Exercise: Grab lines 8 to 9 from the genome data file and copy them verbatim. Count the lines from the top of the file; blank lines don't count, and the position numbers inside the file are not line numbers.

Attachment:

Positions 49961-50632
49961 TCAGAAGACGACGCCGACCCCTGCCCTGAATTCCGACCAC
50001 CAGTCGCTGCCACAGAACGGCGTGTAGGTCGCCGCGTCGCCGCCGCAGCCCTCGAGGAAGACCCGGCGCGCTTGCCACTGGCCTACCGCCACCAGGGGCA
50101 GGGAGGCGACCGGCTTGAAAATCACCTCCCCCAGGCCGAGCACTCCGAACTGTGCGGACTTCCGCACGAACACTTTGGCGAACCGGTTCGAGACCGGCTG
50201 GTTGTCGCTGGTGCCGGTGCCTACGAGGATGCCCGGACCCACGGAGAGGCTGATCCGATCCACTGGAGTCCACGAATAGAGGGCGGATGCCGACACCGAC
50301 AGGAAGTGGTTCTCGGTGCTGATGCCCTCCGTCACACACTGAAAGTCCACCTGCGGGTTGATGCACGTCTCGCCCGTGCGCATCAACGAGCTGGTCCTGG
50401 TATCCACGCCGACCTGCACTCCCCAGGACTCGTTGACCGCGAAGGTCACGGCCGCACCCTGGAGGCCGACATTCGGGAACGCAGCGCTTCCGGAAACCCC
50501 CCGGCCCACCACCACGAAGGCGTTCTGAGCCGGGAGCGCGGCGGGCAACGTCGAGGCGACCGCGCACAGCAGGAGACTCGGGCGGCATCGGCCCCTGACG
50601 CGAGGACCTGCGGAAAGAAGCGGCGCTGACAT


50501 CCGGCCCACCACCACGAAGGCGTTCTGAGCCGGGAGCGCGGCGGGCAACGTCGAGGCGACCGCGCACAGCAGGAGACTCGGGCGGCATCGGCCCCTGACG
50601 CGAGGACCTGCGGAAAGAAGCGGCGCTGACAT